I have RB oversized rotors in the front and BMW Performance disks on the rear wheels, and these pads are very easy on both type of rotors.
    Well, for the RB's that is to be expected for the pads are designed for them, bu even the BMW P disks are holding up reasonably well. They do wear a little more though.
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    The worst part of the stock system is the initial bite of the stock pads in my opinion. I replaced mine with Hawk HPS which have a much more linear feel, and will undoubtedly handle heat a little better. They also dust substantially less. Look into using a product like CRC Brake Disc Quiet if you are concerned about noise. You should be able to find it at the auto parts store. I think upgrading the lines to SS ones is a good idea as well. There are six in all, if you buy a SS line kit, make sure you are getting six lines. Changing the brake fluid should be part of standard maintenance, every two years or so, but as DavidV is saying, you could changing it now to move to a fluid with a higher boiling point. Make sure you use fluid with the proper DOT specification!

    There is no need to change rotors or calipers to anything other than stock replacements if you are not tracking the car on a road course. I found Zimmerman zinc coated rotors for a good price. These seem to be the OE rotors. If you choose not to replace the rotors because they are within the wear limits, use a product like BRM flex hone for rotors to resurface the rotors which allows proper "bedding in" of the new pads. There really is no need to replace the rotors if they are within the wear tolerance, just resurface them if you are replacing the pads.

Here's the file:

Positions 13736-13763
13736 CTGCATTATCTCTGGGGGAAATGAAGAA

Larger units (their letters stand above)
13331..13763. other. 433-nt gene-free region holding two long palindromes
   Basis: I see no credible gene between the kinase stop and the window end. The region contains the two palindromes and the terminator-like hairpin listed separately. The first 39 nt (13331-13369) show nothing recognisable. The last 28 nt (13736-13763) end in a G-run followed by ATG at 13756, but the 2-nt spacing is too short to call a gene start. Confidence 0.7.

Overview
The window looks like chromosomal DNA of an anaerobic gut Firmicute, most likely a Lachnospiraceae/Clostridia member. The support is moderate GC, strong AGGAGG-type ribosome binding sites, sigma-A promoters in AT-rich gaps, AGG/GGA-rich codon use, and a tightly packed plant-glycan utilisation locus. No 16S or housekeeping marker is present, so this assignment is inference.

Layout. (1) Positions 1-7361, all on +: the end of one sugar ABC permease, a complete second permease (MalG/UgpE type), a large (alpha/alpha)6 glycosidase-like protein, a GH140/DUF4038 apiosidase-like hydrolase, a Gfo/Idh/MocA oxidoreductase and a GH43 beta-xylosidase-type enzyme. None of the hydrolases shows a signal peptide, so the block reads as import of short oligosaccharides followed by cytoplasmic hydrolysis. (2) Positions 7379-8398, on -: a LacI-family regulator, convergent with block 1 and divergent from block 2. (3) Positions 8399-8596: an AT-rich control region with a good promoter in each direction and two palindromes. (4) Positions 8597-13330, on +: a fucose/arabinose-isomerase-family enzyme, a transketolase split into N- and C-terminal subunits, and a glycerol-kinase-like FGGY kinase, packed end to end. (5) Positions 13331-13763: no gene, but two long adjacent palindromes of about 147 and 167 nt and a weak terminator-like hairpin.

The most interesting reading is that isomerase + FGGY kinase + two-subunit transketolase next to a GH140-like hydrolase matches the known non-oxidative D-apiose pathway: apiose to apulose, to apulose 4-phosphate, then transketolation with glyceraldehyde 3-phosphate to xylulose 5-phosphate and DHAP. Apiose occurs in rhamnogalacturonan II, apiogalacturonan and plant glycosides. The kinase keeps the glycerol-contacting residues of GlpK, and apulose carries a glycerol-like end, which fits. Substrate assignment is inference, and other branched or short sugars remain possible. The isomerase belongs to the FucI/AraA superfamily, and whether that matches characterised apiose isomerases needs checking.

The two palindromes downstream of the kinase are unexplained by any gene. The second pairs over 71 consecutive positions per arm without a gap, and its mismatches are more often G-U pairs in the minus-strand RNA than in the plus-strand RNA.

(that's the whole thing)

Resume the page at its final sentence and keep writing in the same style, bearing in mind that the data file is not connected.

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    Lots of great responses here. Thanks for all of the feedback.

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    Click here to enlarge Originally Posted by morkusyambo Click here to enlarge
    Lots of great responses here. Thanks for all of the feedback.
    Like everyone else has said go with some new pads, fluid and lines. I may be biased because I own stoptech products but I'm happy with them and would recommend them to anyone looking for a low dust, quiet and streetable upgrade.

    Good luck!
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    -VRSF 7" IC -VRSF DP's -n55 mids -BERK race -ER CP -TIAL BOV -BMS DCI -JB4 G5 ISO -ST coils -STOPTECH slotted rotors & pads -SLeK lip

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    Think EBC here.